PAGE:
Earlier this week, the New York Times reported on the disturbing case of a Catholic priest who, following his 2003 conviction of the sexual abuse of a young boy, continued to work with children . The priest, a man named Michael Fugee, has been working at New Jersey church where, according to the Times, he has “attended weekend youth retreats, traveled with the church’s youth group to Canada, and heard confessions from minors behind closed doors.”
This is in spite of the fact that in 2007, Fugee and the Archdiocese of Newark signed an agreement with prosecutors in which they agreed that Father Fugee would not be
assigned any tasks that would put him in a position to have unsupervised contact with children, including involvement with youth groups, attending youth retreats or hearing confessions of children.
Fugee voluntarily stepped down from ministry on May 2, and there have been calls for Newark’s archbishop, John J.Myers, to resign as well.
This clear evidence that the Church continues to enable clergy who commit sexual assault is, of course, deeply disturbing. But the main reason I’m citing the article here is to highlight the way the author of the article, Russ Buettner, described Fugee’s crimes:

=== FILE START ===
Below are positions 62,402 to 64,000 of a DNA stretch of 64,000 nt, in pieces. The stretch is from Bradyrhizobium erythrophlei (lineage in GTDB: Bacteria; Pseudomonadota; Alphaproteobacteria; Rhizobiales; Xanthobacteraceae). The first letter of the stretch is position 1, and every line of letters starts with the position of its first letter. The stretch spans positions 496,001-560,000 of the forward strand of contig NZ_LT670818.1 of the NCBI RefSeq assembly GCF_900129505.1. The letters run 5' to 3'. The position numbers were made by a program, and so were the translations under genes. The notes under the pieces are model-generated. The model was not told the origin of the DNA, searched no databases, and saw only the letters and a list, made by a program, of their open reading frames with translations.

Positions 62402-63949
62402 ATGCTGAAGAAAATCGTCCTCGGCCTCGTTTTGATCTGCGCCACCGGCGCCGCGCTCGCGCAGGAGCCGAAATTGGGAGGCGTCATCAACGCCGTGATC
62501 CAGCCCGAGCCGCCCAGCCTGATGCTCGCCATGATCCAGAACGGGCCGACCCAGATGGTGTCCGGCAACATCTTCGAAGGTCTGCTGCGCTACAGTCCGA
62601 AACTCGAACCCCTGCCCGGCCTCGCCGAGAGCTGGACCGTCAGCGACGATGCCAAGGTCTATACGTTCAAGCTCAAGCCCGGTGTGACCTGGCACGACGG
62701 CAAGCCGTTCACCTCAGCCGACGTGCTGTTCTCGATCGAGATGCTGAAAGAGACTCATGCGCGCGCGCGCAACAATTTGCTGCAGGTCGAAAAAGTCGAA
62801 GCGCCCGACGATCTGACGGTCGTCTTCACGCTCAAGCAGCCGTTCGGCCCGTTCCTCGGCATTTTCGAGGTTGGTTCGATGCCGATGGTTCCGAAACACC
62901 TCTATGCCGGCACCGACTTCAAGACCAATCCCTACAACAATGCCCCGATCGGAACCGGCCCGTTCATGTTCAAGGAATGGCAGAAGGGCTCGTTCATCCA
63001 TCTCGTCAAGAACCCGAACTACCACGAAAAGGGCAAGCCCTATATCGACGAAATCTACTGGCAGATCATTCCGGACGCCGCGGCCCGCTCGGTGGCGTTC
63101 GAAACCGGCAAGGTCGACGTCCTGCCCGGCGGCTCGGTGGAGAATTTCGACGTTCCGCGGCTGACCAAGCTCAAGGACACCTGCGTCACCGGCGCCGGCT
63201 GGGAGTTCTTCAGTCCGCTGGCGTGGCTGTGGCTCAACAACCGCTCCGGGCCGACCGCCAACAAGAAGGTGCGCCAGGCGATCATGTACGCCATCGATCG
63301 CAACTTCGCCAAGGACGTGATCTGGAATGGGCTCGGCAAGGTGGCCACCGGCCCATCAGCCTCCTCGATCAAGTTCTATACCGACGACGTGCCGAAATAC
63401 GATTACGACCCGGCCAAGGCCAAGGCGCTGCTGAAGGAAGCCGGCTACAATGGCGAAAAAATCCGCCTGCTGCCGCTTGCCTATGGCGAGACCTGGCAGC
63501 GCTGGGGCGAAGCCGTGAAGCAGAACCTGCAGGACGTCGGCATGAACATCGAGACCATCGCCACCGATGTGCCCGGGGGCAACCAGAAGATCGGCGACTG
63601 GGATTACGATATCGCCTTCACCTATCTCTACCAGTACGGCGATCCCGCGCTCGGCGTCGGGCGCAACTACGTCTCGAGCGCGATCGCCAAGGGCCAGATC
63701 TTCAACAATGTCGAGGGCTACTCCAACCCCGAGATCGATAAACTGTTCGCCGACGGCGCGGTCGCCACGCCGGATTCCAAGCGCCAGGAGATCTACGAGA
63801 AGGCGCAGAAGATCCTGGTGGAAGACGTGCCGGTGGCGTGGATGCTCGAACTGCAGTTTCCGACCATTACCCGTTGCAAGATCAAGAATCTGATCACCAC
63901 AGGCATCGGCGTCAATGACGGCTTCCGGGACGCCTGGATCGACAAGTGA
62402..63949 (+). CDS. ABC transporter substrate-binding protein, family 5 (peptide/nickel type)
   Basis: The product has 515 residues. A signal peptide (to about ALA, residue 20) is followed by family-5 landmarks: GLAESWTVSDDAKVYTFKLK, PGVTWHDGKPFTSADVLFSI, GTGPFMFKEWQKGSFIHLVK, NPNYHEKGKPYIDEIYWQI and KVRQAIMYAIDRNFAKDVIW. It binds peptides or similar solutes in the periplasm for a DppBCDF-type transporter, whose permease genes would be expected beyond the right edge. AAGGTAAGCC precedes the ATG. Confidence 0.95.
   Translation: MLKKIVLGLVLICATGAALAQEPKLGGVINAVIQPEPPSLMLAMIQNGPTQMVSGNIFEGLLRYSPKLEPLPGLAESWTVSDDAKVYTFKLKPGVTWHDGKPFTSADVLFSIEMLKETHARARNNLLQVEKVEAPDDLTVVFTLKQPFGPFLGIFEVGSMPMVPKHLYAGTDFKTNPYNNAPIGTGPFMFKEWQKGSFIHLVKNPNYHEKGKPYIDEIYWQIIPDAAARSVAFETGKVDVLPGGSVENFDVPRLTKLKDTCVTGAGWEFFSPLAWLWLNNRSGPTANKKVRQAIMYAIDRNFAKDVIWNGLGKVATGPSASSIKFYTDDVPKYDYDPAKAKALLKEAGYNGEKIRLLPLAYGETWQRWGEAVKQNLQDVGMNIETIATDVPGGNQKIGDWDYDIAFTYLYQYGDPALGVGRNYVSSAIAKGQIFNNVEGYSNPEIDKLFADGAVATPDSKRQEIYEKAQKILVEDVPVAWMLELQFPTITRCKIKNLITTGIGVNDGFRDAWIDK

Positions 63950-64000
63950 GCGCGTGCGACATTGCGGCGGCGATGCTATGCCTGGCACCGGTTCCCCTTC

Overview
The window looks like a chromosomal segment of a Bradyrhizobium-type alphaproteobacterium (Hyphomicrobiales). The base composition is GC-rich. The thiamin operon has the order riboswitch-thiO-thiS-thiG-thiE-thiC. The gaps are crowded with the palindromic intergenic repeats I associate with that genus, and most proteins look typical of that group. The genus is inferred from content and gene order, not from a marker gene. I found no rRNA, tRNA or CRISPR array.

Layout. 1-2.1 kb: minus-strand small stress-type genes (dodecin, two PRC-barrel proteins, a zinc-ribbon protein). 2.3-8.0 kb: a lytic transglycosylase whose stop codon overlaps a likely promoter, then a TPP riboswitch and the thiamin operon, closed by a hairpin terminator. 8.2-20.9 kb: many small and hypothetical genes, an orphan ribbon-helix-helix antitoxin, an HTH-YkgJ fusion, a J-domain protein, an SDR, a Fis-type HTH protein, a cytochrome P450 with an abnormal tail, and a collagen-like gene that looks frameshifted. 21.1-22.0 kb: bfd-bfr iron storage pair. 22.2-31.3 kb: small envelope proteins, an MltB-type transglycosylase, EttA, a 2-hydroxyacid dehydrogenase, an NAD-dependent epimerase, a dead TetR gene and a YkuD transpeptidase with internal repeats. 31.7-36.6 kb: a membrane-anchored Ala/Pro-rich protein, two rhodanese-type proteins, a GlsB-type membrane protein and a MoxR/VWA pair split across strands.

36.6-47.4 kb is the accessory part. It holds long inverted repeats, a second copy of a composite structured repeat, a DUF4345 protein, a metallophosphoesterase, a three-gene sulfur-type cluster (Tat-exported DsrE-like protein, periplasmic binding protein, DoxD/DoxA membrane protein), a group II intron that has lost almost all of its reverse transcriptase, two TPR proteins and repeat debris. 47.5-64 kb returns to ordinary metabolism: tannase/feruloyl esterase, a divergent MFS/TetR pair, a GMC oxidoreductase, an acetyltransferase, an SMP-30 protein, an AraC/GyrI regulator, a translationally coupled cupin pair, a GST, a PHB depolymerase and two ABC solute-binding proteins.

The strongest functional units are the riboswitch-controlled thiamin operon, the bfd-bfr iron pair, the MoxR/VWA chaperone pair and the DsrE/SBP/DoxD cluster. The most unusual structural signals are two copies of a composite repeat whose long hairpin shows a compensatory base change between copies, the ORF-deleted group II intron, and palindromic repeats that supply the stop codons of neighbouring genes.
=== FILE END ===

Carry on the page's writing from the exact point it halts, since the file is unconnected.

The priest, Michael Fugee, was convicted in 2003 of criminal sexual conduct stemming from allegations that he had groped a boy’s crotch during several wrestling horseplay encounters when he was associate pastor at St. Elizabeth Church in Wyckoff, N.J. (emphasis mine).
New York Times, seriously? “Horseplay”? That term is a stunningly offensive way to describe the crime of sexual assault. It has the effect of minimizing and excusing what occurred — “oh, we were just ‘horsing around’ and things got out of hand.” Right — and in the midst of these carefree fun and games, the adult priest’s hand just happened to find itself grabbing and fondling the child’s genitals. Sure, happens all the time — who hasn’t experienced this?
I wonder to what extent the victim experienced these incidents as harmless “play”? That question answers, of course, itself.
Unfortunately, this is far from the only time that the New York Times has displayed its insensitivity when covering the sexual assault of minors. From 2011, for example, there was this classic bit of victim-blaming, of an 11-year girl who was gang-raped by 18 men and boys.
Jerry Sandusky, the former Penn State football coach who last year was sentenced to 45 counts of child sexual abuse, is the most notorious offender who used the “horseplay” excuse to deny charges of child rape. After the widespread ridicule that was heaped on that defense, including the one by Jon Stewart in the clip below, you would have thought such an offensive term would never again be used as a euphemism for the sexual assault of children. Sadly, the New York Times appears to feel differently.